When we decided to go forward with Kendi's adoption Bright was still pretty young--about 4 years old. We knew about the trauma part but weren't so clear on the brain impairment part. Still, I knew there were four Gillispie kids in this world. By this time Eric was on dialysis waiting for a kidney transplant and lots of special needs seemed pretty darn easy. What's one more at this point?! HIV was definitely on the E-A-S-Y list. Doctor visit every 3 months and meds twice a day? Pshaw! Pa-lease! Mark me down as a yes I can! Yeah, she's still young at 5 years old and we still have a lot of HIV to live. I know that. She's only in Kindergarten. Kendi was exposed to a lot of alcohol and drugs in her mom's stomach. I worry that will affect her much more than the HIV.
The purpose of this post? Well, it just hit me the other day that some would say I've been very "unlucky" with this adoption stuff. Even my first "healthy" kid, it turns out, has some issues. She is my most attachment-challenged child, with ADHD and sensory integration dysfunction. Samren had his disease, and has his scars. He also deals with dysgraphia. Then Bright with his super trauma and mental impairment that may mean he never lives on his own. And Kendi with her pre-natal exposure and HIV. I had to laugh the other day when I first realized that 3 of my 4 kids are on IEPs or 504 plans (with Kendi probably headed that direction)! I wonder if people think I'm one of those moms who gets a high off their kids being sick/having special needs? If they only knew how much I do NOT like working with "the system!"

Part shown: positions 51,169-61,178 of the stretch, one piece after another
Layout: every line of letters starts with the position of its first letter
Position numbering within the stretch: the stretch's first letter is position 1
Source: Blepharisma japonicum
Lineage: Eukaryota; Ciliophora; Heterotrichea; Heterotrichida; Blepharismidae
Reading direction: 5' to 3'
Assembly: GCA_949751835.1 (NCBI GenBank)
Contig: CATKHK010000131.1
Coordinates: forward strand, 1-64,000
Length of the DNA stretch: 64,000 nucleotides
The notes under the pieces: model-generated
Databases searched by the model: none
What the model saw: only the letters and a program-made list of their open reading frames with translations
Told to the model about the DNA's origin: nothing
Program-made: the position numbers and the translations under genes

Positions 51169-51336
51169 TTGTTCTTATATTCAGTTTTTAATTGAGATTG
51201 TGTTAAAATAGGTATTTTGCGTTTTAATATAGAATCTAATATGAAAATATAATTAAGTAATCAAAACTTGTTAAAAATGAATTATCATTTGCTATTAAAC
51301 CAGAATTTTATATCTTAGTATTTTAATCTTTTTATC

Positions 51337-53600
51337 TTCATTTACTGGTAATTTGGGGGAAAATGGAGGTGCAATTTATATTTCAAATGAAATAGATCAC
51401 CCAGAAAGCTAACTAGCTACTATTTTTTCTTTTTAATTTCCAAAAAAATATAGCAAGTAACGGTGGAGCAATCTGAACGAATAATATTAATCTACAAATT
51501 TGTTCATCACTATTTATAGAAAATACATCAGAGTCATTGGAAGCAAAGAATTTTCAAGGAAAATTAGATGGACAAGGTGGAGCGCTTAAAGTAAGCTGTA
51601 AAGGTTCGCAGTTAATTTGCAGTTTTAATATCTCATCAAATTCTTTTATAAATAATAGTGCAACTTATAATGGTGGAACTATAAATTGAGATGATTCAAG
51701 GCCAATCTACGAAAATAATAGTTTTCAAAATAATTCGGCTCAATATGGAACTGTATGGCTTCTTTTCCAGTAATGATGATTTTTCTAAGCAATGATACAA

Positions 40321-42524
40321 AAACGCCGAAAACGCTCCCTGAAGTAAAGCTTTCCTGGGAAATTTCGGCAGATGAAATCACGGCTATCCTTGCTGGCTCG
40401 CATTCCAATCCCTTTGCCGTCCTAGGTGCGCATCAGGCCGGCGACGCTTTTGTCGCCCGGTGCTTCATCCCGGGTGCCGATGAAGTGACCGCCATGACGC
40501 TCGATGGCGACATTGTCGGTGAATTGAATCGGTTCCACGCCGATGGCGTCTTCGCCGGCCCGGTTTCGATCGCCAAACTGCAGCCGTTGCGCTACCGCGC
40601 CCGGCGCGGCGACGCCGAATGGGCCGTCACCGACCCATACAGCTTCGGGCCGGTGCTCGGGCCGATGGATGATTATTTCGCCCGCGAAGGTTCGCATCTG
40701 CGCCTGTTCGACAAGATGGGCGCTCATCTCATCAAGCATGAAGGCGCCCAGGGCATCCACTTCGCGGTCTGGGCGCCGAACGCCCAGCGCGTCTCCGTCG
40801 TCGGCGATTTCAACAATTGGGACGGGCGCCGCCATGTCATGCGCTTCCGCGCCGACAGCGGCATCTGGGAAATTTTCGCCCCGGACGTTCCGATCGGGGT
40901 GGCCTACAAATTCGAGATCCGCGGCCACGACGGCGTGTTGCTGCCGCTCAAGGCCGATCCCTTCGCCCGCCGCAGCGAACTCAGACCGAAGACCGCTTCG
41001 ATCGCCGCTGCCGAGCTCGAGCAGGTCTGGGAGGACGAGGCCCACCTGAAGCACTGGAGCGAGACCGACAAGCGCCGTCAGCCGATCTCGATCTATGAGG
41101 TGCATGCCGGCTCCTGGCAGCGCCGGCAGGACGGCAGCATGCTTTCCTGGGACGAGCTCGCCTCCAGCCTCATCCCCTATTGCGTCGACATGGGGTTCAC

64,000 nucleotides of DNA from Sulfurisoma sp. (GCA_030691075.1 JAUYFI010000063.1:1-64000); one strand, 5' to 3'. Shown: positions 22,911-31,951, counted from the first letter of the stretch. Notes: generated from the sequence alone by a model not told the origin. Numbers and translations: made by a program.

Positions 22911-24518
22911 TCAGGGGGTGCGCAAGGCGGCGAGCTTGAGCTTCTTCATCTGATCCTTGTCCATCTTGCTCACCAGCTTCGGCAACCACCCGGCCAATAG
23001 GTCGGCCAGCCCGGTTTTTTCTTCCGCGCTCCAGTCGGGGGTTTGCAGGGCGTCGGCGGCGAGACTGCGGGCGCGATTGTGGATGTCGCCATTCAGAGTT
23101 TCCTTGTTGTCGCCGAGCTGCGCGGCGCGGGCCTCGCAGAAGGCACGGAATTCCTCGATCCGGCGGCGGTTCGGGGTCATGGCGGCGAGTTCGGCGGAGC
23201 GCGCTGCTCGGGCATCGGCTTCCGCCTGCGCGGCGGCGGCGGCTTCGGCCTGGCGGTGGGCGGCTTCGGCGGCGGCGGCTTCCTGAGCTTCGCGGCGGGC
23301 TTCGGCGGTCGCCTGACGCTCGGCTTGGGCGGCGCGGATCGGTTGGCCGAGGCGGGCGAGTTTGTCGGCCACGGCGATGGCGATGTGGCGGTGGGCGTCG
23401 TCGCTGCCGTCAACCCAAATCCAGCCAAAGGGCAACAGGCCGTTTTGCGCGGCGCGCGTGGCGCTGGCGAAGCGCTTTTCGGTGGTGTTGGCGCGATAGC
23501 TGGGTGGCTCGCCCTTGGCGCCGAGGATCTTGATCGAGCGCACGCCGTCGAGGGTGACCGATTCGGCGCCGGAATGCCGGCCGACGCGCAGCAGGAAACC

I am not "unlucky" with this adoption stuff. The way I see it, I've adopted 4 incredible--really MIRACULOUS--survivors. My kids are the toughest of the tough. My friends in Ghana tell me that they didn't think Kendi would live all the way down on the bus ride from Bolgatonga to Accra Ghana. She wouldn't wake the entire way and Auntie Ruth (who brought her) was afraid she was carrying a dead baby to Accra. But they didn't know Kendi's tenacity and grit! That is the same grit all of my children have. They all have battle scars from the various things they've had to do to survive. And the world might see those scars as imperfections. I see them as hard won beauty marks.
If you are just thinking of entering this world of adoption, and are considering what special needs to be open to, this is my way of encouraging you to mark "could consider" more than "could not consider." My children are not defined by their special needs. When you meet them, you'd just think they are pretty normal kids. That's because they ARE pretty normal kids. Is it really such a big deal to give medicine a few times a day, or to have a one-time surgery to correct something, or to have a kiddo that has weakness in one limb? I can tell you from experience, adopting the super-gritty survivor kids is an experience you won't regret!